Will we all agree on who is baptized and the mode of such baptism? No. Will we all agree on the biblical form of church government? No. Will we all concur on the biblical or reformed way God’s people ought to express themselves in worship? No. Will we all agree on the continuing validity of spiritual gifts? No. Will we all agree on all issues regarding eschatology? No. Should we allow such differences to prevent us from forming a working fellowship? Absolutely not. And no it doesn’t mean that we’re an open ended group in which anyone who is sincere enough can join. By God’s grace and the wisdom of the saints who went before us there are enough creeds and confessions we can all agree on that can form the basis for a working association. Remember I’m calling for a functional connection not a formal one. Those who want a formal connection with a body of believers who share their concerns on the above mentioned issues can probably find at least one reformed denomination to become apart of. For those who cannot then I appeal to you to at least consider linking up with our functional connection.
How shall we begin? Let me give three specific actions and then perhaps in another post suggest a few more.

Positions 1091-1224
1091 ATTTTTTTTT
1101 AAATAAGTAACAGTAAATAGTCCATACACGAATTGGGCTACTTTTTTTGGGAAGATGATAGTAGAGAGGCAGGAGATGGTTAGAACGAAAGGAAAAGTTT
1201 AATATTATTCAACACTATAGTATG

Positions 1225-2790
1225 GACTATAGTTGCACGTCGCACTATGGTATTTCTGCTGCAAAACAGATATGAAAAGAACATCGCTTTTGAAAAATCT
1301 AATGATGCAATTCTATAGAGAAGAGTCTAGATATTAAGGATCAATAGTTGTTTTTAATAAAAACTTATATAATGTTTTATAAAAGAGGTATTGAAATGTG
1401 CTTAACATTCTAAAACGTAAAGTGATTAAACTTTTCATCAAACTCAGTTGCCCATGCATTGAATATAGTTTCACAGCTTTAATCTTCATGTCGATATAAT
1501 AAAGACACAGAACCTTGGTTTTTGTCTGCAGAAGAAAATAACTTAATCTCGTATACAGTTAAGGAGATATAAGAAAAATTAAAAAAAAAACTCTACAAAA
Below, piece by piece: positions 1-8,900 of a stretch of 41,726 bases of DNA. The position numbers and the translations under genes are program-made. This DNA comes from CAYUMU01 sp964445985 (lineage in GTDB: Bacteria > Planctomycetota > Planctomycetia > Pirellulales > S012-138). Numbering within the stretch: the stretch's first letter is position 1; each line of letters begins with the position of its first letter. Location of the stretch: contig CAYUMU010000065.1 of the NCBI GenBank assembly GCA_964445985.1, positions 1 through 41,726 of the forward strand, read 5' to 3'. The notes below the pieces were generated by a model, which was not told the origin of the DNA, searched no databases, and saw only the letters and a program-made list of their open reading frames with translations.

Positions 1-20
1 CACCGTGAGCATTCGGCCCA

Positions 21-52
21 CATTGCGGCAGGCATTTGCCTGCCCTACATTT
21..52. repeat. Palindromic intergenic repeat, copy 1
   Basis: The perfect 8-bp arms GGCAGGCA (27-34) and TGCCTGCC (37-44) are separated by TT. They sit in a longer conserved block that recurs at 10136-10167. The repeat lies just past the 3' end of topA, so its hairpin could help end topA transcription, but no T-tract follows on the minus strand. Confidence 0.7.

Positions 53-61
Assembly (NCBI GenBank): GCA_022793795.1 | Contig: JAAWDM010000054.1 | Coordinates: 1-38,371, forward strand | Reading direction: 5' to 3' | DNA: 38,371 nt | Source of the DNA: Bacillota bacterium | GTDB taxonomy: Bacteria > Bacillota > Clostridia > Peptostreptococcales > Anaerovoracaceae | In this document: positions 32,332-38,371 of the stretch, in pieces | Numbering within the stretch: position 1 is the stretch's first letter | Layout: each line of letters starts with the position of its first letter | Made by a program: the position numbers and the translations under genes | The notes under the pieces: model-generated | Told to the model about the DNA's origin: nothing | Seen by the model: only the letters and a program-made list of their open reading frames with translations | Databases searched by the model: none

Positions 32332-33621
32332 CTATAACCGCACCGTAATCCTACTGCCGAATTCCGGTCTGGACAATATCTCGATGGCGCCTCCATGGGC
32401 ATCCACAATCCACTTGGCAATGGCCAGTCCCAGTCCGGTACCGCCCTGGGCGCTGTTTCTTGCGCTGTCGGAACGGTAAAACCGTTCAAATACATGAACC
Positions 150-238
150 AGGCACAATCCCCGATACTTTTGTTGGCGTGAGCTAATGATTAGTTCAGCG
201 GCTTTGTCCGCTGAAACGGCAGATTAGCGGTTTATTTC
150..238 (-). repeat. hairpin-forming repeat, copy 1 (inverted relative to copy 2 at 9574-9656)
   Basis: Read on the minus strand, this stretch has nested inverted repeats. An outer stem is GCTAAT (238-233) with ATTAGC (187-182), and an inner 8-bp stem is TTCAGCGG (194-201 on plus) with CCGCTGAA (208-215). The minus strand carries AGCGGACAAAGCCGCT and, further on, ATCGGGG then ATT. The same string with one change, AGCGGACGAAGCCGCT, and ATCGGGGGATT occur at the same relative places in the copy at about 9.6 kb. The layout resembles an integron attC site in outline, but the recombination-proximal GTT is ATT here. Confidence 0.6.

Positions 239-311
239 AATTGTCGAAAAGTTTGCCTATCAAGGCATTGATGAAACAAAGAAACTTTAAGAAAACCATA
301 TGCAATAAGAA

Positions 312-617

Generate a unifying statement of faith, identity and vision. A few of us are actually in the process of doing this over at the Council of Reforming Churches. The purpose of the statement is to define what we believe, who we are in Christ and what we hope to see our Lord do in our churches and communities. Our goal isn’t to weed out as many as possible but to give all who wish to join us a realistically biblical basis for working together.
Form regional geographic networks for the purpose advancing biblical theology and practice in our area. These groups could decide to meet a certain number of times per year to pray, fellowship and plan for the revival and even resurrection of God’s church in that area. These networks could have three primary purposes. 1) Draw into fellowship various people and churches seeking to impact the black church and community with biblically reformed theology. 2) Devise strategies for spreading the basic biblical truths of scripture which may be the best way to combat false teaching. 3) Develop church planting networks consisting of existing churches, committed leaders and lay people willing to give of their time and money to do biblically driven church planting.